The tractor above was one of my favorites, probably because of the similarity to a locomotive. The are all great, though, and when they have one hooked to the dyno to test horsepower you get not only a visual, but an audio show. The sharp crack of the exhaust of a steam engine under heavy load has to be experienced to be appreciated.

I posted these and a few more photos in a set on my photostream. If you are interested in old machinery, steam, gas engines (MASSIVE gas engines, up to 39,600 cubic inches-yes you are seeing that right), not to mention operating sawmills powered by steam, a steam powered flour mill, many threshing machines powered by horses, steam, or gas engine, other agricultural equipment, steam powered shovels and huge old caterpillars, Rollag on Labor Day weekend is the place to be. I know that I will be back in the future. It was wild.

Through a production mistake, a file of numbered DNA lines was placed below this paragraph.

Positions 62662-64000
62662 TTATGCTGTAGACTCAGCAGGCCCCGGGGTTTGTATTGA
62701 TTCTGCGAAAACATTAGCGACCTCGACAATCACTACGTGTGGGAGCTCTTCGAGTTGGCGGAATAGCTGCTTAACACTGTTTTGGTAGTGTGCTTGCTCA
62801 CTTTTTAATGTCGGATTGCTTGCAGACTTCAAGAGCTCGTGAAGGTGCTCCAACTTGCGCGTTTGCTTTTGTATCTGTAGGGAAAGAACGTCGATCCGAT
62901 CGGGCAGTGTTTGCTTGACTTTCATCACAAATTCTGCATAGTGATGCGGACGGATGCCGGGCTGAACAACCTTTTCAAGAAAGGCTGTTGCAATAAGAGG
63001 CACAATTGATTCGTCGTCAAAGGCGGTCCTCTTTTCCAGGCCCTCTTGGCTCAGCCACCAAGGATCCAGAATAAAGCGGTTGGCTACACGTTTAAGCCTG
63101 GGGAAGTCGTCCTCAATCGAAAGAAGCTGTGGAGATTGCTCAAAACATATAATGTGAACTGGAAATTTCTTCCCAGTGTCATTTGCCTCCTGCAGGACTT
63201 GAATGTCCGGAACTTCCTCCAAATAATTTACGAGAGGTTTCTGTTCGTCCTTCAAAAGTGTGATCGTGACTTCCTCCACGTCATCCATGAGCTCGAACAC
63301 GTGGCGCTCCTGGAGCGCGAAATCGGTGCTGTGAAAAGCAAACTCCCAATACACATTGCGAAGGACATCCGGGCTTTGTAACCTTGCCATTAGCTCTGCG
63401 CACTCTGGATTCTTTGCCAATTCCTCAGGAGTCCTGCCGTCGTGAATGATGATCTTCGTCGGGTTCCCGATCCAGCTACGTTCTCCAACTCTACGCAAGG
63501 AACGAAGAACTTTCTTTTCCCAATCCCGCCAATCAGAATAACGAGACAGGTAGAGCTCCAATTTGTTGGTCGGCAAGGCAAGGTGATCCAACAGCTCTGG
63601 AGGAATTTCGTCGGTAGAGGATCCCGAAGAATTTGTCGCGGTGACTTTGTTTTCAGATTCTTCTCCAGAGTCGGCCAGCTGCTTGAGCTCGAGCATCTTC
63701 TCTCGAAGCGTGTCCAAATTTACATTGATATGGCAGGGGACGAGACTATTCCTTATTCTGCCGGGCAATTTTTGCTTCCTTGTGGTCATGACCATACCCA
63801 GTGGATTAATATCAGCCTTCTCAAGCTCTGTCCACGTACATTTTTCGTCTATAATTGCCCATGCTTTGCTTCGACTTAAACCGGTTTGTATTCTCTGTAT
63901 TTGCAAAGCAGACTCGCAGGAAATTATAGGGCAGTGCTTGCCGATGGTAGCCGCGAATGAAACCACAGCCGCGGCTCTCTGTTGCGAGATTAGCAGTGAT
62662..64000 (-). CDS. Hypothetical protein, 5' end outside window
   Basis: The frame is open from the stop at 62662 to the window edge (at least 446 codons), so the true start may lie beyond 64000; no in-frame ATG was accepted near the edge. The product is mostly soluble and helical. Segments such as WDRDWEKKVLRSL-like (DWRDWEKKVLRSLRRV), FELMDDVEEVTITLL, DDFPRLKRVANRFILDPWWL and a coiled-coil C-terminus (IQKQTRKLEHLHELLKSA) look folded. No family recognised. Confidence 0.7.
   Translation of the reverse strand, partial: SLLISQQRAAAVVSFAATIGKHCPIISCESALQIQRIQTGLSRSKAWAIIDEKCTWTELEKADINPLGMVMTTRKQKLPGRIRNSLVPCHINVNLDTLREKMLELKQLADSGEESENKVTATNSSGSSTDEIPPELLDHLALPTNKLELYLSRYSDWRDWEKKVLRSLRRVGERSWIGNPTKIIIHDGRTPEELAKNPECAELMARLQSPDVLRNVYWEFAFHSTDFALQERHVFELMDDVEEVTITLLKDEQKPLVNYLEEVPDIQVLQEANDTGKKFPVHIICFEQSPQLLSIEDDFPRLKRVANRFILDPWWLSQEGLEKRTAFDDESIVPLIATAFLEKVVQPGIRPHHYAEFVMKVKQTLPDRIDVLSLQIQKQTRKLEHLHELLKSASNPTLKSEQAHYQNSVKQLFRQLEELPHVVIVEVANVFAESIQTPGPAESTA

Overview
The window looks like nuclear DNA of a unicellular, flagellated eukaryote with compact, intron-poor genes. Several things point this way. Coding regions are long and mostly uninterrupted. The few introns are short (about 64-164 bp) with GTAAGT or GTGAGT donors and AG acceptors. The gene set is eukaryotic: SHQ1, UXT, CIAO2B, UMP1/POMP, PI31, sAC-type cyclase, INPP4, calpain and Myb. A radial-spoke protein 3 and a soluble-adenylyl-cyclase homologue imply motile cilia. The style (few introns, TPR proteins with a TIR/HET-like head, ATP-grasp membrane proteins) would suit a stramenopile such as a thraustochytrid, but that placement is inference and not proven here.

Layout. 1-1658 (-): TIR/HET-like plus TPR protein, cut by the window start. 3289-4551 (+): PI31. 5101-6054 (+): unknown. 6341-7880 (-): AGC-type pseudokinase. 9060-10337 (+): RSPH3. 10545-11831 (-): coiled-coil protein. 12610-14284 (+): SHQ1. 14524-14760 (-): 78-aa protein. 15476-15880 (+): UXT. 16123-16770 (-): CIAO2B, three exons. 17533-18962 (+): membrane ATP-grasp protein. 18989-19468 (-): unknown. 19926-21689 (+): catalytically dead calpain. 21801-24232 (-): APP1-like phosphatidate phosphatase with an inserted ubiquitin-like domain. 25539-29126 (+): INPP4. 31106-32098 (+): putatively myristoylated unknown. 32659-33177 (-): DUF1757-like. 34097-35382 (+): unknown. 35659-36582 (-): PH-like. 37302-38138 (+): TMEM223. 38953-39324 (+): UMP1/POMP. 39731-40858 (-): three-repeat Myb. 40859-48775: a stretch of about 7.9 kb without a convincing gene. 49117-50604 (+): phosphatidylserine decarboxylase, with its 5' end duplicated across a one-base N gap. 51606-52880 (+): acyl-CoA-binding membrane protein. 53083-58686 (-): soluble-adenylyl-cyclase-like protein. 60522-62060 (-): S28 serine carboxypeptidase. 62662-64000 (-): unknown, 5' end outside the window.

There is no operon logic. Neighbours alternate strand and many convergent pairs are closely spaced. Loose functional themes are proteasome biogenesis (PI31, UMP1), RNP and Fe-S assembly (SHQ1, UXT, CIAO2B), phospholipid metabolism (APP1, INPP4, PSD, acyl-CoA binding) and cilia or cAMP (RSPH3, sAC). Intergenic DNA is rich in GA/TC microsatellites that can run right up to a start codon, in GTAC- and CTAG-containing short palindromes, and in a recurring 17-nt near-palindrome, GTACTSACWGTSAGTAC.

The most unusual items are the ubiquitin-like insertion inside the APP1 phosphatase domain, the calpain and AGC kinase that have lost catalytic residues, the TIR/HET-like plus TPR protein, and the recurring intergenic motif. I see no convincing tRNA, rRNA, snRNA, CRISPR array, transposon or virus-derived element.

Jim

Trains are Rolling

Mrs. L4T and I are off for some railfanning-as you can see on the attached graphic, we will be dealing with a "target-rich environment" this evening. Hope the weather holds!

Do You Click on Thumbnails?

I often wonder how many readers take the time to click on the thumbnail images in the posts on this blog in order to see the full size images. So, to satisfy my curiosty, please take a few seconds answering the following poll. If you want to see the results, you can click "view" link. I've set this up so that each individual can supposedly answer once each seven days, but I think that is iffy. So take the results with a grain of salt.

THANKS to everyone who makes a selection! I appreciate it.